"We are so privileged" - Students Seek an End to Child Trafficking

After reading Iqbal, a book about child labor activist Iqbal Masih, WMSG 8th graders decided to learn more about the issue and take action. They researched child labor and human trafficking and read Sold by Patricia McCormick, a book about a girl who gets sold into prostitution. Their research inspired them to decide to raise money for young women who have been sold into and then rescued from brothels in Nepal, India and Pakistan. In the coming weeks, students are planning activities to raise money and awareness among their peers.

Sister Mariam Norick, RJM visited their class on April 18 to talk about her 42 years living in Pakistan and educating children, especially girls. She shared her experiences as an educator, both in rural areas dominated by the Taliban and the capital city of Islamabad. She talked about the tensions between Christian and Islamic communities in Pakistan, and explained some of the differences between life for women and girls in Pakistan compared to the United States.

Sister Mariam recently completed an internship at the United Nations Headquarters with the NGO UNANIMA International, which advocates for women and children (particulary those living in poverty) to global policymakers through the United Nations. She answered the girls' questions specifically about child trafficking in the region, including examples of how some children come to be trafficked and the societal forces that have allowed the practice to flourish.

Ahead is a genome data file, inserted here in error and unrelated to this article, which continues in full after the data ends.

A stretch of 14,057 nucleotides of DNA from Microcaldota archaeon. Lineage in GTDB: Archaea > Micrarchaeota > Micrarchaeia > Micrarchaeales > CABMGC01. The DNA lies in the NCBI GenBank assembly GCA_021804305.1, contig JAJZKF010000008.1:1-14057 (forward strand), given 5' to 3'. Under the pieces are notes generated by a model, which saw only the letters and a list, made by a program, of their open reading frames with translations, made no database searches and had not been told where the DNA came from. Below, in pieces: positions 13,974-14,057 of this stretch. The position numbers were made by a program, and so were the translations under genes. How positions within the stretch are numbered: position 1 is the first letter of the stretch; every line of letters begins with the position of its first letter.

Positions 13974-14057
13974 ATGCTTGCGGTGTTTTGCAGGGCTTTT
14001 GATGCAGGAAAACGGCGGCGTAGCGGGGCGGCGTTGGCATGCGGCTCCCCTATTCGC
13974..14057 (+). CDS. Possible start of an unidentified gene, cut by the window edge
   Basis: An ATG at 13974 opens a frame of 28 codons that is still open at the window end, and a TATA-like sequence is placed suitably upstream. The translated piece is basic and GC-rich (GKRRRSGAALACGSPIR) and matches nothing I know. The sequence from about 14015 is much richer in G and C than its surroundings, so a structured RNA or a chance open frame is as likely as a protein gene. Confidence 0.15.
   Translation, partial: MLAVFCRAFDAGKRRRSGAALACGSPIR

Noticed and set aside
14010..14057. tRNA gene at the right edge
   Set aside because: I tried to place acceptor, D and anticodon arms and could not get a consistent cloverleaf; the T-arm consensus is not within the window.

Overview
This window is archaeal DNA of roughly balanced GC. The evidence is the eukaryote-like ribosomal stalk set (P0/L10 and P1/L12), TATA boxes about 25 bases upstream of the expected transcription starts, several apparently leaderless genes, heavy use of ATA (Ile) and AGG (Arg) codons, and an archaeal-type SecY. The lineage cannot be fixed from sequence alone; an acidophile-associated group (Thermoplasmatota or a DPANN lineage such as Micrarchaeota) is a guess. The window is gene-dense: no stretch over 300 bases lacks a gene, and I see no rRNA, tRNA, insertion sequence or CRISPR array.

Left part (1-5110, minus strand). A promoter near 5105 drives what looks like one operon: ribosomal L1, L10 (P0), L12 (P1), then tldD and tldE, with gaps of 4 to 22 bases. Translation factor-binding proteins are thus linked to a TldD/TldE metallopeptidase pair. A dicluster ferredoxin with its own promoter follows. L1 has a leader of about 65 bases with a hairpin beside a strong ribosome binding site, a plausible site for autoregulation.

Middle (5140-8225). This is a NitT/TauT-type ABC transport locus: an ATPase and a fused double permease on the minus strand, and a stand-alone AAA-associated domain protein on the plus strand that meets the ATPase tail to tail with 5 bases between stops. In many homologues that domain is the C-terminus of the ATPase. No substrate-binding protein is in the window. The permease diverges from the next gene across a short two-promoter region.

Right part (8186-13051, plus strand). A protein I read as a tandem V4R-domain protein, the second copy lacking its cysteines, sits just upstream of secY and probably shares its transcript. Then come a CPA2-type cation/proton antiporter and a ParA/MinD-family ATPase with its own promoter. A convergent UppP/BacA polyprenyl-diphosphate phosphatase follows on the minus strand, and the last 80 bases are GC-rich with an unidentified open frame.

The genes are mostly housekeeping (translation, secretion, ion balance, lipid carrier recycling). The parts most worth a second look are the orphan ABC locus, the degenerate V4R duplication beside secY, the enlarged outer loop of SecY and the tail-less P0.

When asked why the students were interested in the issue of child labor and child trafficking, one 8th grade student responded, "Because we are so privileged, we want to do what we can to help other kids." The girls researched organizations that provide services to girls and women who have been rescued from brothels. They selected Maiti Nepal, whose Executive Director Anuradha Koirala was honored as the CNN Hero of the Year in 2010 for her work helping women and girls who have experienced such suffering.